"This is a fantastic effort and vision for this important regional center in Minnesota and for our state, and for Bemidji," Pawlenty said. "It is spot-on. You're fortunate to have the community leaders and activists and people who are involved civically to be involved in this effort.

"This 17-point checklist, in addition to being bold for the future, is also very clear that it's realistic in being connected to the existing strengths that you have," he said.

Bensen outlined the two-year history of "Bemidji Leads!" and how the community sought to define a destiny for itself. "We're going to create our own future. We asked the community to come together."

The 17 destiny drivers "will help the community define where we're going," Hengel said.

They help bring Bemidji to a future, Hengel said, that will see Bemidji as:

• A healthy community, successfully balancing regional center amenities and small town beauty and character.

• A vibrant economic center recognized for its innovation, creativity and knowledge.

• A social, cultural, recreational and educational magnet.

• An embracing, culturally diverse community.

• A people committed to shared prosperity and longterm community stewardship.

• The star of the north, a national model of community success.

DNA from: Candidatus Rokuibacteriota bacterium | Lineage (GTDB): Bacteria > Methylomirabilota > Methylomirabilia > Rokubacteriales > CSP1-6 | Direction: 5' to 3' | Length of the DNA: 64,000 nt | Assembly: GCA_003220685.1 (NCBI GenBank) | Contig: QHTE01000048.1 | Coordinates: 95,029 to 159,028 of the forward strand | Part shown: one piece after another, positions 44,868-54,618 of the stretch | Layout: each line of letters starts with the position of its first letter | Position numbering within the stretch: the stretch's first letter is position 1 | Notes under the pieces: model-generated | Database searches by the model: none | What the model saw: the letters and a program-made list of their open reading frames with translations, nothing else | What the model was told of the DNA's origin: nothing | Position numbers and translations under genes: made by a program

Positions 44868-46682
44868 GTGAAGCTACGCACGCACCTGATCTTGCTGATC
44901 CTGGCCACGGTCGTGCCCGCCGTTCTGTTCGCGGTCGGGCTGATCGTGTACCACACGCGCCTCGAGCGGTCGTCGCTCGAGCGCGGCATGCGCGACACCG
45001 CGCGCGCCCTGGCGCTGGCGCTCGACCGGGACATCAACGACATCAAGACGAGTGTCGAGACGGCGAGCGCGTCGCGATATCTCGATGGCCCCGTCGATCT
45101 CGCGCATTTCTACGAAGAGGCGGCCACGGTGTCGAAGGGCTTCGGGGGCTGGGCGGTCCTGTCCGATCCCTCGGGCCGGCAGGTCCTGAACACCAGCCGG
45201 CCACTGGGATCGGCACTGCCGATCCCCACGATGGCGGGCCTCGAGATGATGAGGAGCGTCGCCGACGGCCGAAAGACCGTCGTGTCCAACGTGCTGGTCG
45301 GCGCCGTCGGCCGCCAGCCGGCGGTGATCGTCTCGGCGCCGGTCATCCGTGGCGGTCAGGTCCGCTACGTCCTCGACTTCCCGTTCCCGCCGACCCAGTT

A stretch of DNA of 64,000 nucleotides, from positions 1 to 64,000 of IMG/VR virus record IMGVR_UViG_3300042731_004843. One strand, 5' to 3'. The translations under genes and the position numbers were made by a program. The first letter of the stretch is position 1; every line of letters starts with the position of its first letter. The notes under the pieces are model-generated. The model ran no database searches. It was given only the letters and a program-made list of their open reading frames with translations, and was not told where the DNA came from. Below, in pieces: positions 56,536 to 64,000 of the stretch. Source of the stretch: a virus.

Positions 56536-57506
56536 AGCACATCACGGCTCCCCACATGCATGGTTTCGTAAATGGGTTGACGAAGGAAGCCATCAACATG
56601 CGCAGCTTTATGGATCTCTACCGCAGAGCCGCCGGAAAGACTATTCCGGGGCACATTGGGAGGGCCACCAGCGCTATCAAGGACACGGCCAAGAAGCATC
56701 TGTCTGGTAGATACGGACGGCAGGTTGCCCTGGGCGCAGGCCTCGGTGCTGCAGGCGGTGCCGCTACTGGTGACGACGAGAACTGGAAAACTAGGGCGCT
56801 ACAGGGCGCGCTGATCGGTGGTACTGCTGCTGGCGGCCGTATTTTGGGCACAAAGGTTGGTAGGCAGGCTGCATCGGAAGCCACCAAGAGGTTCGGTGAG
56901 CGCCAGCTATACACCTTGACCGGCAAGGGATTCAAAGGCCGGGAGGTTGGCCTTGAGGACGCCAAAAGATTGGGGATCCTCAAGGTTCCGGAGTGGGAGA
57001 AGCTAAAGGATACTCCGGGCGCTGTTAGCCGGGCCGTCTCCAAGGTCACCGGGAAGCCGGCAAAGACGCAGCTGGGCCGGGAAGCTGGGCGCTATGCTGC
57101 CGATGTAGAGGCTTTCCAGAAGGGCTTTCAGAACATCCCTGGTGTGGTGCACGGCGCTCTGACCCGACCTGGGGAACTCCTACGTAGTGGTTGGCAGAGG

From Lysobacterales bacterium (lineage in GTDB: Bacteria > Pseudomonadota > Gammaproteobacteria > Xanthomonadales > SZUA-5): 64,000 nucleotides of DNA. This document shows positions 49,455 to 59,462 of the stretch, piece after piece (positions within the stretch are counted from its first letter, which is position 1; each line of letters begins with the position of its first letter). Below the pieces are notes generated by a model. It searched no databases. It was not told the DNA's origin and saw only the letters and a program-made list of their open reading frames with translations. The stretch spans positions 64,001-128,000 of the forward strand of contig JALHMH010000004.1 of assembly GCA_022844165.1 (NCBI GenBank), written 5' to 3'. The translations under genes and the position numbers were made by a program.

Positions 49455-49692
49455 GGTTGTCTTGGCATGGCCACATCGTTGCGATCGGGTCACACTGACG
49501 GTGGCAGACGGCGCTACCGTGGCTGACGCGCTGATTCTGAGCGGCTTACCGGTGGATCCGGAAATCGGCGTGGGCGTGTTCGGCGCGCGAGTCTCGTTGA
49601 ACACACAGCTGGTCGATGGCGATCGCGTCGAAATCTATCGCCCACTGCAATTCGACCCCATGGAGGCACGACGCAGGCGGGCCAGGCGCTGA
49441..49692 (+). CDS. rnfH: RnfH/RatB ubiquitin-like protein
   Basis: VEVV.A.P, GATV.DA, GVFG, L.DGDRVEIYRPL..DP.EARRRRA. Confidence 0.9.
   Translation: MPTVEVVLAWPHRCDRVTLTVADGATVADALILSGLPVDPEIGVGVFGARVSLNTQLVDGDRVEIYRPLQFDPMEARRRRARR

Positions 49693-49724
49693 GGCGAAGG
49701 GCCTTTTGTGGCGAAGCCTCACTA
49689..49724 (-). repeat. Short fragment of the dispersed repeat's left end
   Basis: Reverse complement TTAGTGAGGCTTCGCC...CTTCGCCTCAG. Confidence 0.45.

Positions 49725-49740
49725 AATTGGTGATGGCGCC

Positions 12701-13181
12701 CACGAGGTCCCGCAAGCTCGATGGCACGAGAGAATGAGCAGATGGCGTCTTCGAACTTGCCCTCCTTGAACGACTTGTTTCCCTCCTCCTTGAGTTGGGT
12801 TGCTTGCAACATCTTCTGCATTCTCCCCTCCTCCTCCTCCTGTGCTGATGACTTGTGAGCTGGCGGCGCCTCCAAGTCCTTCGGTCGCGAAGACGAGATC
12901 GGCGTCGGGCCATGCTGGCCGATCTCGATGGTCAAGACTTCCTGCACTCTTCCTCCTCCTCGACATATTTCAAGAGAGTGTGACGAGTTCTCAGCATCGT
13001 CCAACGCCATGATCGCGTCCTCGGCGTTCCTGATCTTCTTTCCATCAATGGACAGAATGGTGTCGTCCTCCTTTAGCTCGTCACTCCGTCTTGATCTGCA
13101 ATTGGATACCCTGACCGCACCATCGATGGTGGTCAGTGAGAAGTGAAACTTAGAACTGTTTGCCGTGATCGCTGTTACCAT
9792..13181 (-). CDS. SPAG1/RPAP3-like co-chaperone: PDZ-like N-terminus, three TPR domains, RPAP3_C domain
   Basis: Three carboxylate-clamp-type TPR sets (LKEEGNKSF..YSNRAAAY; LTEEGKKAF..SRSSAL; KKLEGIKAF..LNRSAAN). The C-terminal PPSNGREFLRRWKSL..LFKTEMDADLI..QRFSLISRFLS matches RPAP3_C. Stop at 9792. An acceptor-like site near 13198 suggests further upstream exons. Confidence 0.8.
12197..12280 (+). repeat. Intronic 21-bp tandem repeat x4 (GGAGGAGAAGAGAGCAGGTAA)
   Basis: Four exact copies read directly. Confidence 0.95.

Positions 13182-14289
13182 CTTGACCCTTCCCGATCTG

"Education is our foundation," Hengel said, as he listed the 17 destiny drivers for Pawlenty, such as the performance of students in Bemidji will rank in the top five in the state by 2015, that Bemidji will have the lowest incidence of drug and alcohol abuse in the next decade and that BSU and Northwest Tech will have five centers of excellence that will drive the regional economy.

But, Hengel said, the destiny drivers also include having an events center in Bemidji by 2008, having the best technology in the world and planting 10,000 trees a year for 10 years.

"More people are getting involved in civic life than they had before," Hengel said. "We don't want to be an everyday, sleepy town. We're pro-active and boldly moving forward. Bemidji has figured it out."